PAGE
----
When me and my boyfriend decided that “monogamish” was an adjective better suited for us than “monogamous,” we started seeing the world differently. Each outing was an opportunity to meet potential partners, every party a chance to hook up. But the world did not receive us this way. In fact, the biggest inhibitor to our newly acclaimed status as prospective swingers, was the fact that we are a couple.
While the nuclear family is no longer exactly a cultural standard, couples–should they consist of two men, two women, or none of the above–are still largely viewed as universally monogamous. A couple, as still defined by the masses, is a sturdy, wholesome unit, one in which collective strength and longevity are measured by faithfulness to each other, and to each other alone.
Many of the preconceptions surrounding swinging and other non-monogamous practices can be attributed to the sex-negative culture we unfortunately still inhabit. Monogamy is pushed on us from various places: school, television, other forms of popular entertainment, and often our own families. Even with the sex-positive dawn that seems to be upon us (thanks to the internet), it’s still difficult to shake these more traditional ideas of what is right (or culturally acceptable) and what is wrong (or culturally unacceptable).
As a species, we’re generally okay at flirting—particularly heterosexuals—because we’ve been doing it and culturally promoting it for a long time. But no one grows up watching TV where swingers go on dates. Few movies have swinger protagonists. Even among the more open-minded and accepting segments of the population, most people just aren’t mentally prepared for being allowed to flirt with someone who didn’t attend the party alone. We’re taught that this is culturally unacceptable, and often a precursor to helping someone cheat. Because we don’t yet have established social norms for flirting with swingers, it tends to just not happen. Or at least, not in “vanilla,” or less sex-positive spaces.
When I asked swinging author, podcaster, and swinger himself, Cooper S. Beckett, the best way for beginners to dive into the non-monogamy pool, he told me to head straight for my laptop.
“Finding out where swingers congregate in your community is huge,” Beckett advises. “Hit some of the big swing sites, Kasidie, SDC, SwingLifeStyle, and look at your area. If they're not on one site, then another may be better. Look at people's profiles on OKCupid, apps like 3nder. Once you find the community, try to meet as many people who know each other as you can, this encourages safety, and community bonding.”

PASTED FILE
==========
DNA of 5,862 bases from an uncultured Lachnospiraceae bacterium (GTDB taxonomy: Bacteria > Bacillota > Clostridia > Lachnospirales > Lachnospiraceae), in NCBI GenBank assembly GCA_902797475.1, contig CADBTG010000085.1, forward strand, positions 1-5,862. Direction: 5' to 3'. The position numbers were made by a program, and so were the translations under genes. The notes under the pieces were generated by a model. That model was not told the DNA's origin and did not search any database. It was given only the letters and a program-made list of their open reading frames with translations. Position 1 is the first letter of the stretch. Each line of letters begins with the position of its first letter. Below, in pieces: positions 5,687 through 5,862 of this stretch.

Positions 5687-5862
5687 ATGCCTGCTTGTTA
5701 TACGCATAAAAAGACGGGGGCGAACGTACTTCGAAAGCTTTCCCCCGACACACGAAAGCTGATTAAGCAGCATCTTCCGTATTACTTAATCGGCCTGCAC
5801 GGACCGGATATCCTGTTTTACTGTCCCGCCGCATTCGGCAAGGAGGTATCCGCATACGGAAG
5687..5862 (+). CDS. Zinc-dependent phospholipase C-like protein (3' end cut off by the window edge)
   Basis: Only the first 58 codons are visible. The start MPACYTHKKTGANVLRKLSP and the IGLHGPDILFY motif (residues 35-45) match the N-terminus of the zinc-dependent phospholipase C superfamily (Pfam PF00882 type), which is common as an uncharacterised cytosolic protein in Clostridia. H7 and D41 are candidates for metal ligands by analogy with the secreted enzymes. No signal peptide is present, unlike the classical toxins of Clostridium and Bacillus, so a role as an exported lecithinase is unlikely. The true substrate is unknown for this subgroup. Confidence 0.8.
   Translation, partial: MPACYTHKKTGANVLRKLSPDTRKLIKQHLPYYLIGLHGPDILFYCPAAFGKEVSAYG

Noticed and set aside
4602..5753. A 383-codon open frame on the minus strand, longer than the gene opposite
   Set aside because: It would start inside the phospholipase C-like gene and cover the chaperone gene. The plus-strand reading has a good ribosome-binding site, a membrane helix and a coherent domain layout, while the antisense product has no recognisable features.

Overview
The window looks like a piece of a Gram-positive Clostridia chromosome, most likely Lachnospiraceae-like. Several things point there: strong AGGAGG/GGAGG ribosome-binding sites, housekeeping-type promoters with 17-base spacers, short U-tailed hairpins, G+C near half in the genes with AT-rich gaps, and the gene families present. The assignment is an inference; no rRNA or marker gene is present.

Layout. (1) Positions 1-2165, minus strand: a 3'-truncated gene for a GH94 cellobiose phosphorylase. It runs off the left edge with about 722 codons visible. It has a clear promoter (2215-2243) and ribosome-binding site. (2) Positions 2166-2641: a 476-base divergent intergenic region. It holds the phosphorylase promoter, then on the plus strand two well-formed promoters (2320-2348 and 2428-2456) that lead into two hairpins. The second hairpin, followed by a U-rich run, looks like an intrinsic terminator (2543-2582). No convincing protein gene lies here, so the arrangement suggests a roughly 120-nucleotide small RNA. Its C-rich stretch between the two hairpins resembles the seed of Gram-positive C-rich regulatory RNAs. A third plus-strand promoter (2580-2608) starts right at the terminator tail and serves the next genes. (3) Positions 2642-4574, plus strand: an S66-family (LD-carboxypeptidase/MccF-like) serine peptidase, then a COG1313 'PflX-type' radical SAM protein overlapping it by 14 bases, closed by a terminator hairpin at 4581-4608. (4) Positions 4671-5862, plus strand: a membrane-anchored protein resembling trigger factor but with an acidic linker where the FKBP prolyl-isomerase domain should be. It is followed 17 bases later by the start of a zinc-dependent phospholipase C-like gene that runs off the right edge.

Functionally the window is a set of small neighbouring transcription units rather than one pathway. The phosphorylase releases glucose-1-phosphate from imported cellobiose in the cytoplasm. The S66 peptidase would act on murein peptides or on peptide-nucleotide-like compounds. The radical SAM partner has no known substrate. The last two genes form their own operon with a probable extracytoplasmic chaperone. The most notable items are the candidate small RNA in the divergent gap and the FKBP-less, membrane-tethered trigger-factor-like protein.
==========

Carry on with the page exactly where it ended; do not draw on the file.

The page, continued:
But online and in-app outlets for finding swinging partners should mostly be used as an entryway into one’s local community. Relying heavily on virtual connections can also increase the risk of walking into unsafe or unwanted situations, Beckett explains. “I’d suggest everybody use caution, and vet people properly before meeting up in a private space. You never know who people really are. Of course, you don’t know that at a bar either…”
The obvious bonus to using virtual experiences for initiating a connection, is that there are no surprises, no uncomfortable reactions to, “so, we swing!” Niche dating and hookup sites (and apps) create a space for people with shared desires. There’s no guessing involved, because everyone’s there (more or less) for the same thing.
Flirting with strangers is difficult to begin with. There’s already so much that goes into it–reading reactions, choosing what words and body language are appropriate, figuring out orientation–that adding a whole other compatibility filter can be overwhelming. With swinging, picking up on the hint that someone is into you just isn’t enough–you need then to drop hints that will help you figure out if they’re into swinging. That is, unless they’re the one dropping such hints. “I do recognize little quirks of behavior that might indicate someone is more open than I initially thought,” says Beckett, “this does still require me to make that move, take that risk, and ask.”
And according to Beckett, although still challenging, just taking that risk and asking is a viable option. It just depends on where you are.
“You’ll have a lot more luck near a big city than in a rural area,” says Beckett, “and you’ll definitely have more luck near some big cities than others.”
Since culture varies from place to place, it’s easier to encounter a greater concentration of open-minded and sex-positive folks in bigger cities, where less conventional ideas about relationships and sex not only exist but are accepted by a non-minority.
Beckett goes on to say, “mostly though, it’s about finding where the swingers are hanging out near you. They’re everywhere.”
The world is as they say, your oyster. But first, you’ve gotta figure out how to crack the shell. We’re still working on it.
Zoë Tersche writes about sexuality and gender in culture, media, and tech. She also runsthiswink.com. Find out more on her website.
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